Interestingly, the researchers found the same effect with age in normoxic (21 percent oxygen) conditions, indicating that age itself is a stress. The researchers also found that low PKG flies live longer.
“By understanding functional decline, we will be able to find biomarkers of aging and identify therapeutic interventions to counteract the deleterious effects of aging,” said Ken Dawson-Scully, Ph.D., associate professor of biological sciences in FAU’s Charles E. Schmidt College of Science and a member of the FAU Brain Institute (I-BRAIN). “With increasing human lifespan comes a need to understand how we also can age well.”
Functional senescence, defined in this study as inherent age-related decline in physiological and behavioral function, may be affected by pleiotropic genes, which control more than one trait. Antagonistic pleiotropy occurs when one trait is beneficial to an organism’s fitness and the other is detrimental. Because genetic conflicts may arise from a number of physiological, developmental or behavioral sources, pleiotropy is more commonly referred to as “trade-offs” between early- and late-life performance in animal models of aging such as worms, fruit flies and mice.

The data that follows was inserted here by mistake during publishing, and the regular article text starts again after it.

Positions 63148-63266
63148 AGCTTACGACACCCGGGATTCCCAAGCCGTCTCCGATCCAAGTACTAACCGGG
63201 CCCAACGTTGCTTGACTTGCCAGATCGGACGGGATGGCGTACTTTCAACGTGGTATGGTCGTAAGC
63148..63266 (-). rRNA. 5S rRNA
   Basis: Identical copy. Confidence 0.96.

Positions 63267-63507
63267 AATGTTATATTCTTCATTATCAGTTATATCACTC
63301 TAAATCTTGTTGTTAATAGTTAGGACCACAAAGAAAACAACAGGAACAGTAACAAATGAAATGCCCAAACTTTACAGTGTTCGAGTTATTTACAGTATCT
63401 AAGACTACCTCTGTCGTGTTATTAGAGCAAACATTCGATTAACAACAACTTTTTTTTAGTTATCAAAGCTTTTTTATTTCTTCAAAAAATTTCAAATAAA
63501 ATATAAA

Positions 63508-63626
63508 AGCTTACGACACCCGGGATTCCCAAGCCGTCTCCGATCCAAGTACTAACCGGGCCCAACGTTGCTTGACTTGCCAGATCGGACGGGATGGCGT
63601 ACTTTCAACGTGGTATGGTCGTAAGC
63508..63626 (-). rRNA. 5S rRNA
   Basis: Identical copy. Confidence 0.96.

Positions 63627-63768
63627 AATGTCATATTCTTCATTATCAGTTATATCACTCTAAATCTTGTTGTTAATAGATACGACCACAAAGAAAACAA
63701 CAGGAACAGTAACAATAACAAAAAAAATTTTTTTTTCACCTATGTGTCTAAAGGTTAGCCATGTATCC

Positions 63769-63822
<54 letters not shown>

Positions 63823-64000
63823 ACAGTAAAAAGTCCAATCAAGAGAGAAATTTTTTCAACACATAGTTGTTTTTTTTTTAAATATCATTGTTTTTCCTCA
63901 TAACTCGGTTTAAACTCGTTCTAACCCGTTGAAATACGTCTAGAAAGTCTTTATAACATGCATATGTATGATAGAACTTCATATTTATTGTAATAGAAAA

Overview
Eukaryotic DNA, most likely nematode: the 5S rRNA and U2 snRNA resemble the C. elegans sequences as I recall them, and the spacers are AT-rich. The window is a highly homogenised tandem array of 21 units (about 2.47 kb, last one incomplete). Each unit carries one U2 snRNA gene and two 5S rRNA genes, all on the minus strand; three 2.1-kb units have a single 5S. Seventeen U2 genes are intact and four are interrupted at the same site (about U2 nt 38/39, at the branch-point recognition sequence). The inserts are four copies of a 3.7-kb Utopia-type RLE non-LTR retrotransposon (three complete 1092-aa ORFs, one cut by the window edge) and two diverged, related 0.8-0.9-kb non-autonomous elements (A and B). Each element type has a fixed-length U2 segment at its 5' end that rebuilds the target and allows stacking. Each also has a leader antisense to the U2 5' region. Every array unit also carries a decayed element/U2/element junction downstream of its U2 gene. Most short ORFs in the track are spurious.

“Regardless of whether this study is indicative of behavior and fitness consequences in nature, our results make the fruit fly a clear choice for investigating potential diseases involving energy dysfunction,” said Stephanie P. Kelly, Ph.D., co-author and a scholar of the FAU Brain Institute and a graduate student in integrative biology in FAU’s Charles E. Schmidt College of Science.
About Florida Atlantic University:
Florida Atlantic University, established in 1961, officially opened its doors in 1964 as the fifth public university in Florida. Today, the University, with an annual economic impact of $6.3 billion, serves more than 30,000 undergraduate and graduate students at sites throughout its six-county service region in southeast Florida. FAU’s world-class teaching and research faculty serves students through 10 colleges: the Dorothy F. Schmidt College of Arts and Letters, the College of Business, the College for Design and Social Inquiry, the College of Education, the College of Engineering and Computer Science, the Graduate College, the Harriet L. Wilkes Honors College, the Charles E. Schmidt College of Medicine, the Christine E. Lynn College of Nursing and the Charles E. Schmidt College of Science. FAU is ranked as a High Research Activity institution by the Carnegie Foundation for the Advancement of Teaching. The University is placing special focus on the rapid development of critical areas that form the basis of its strategic plan: Healthy aging, biotech, coastal and marine issues, neuroscience, regenerative medicine, informatics, lifespan and the environment. These areas provide opportunities for faculty and students to build upon FAU’s existing strengths in research and scholarship. For more information, visit fau.edu.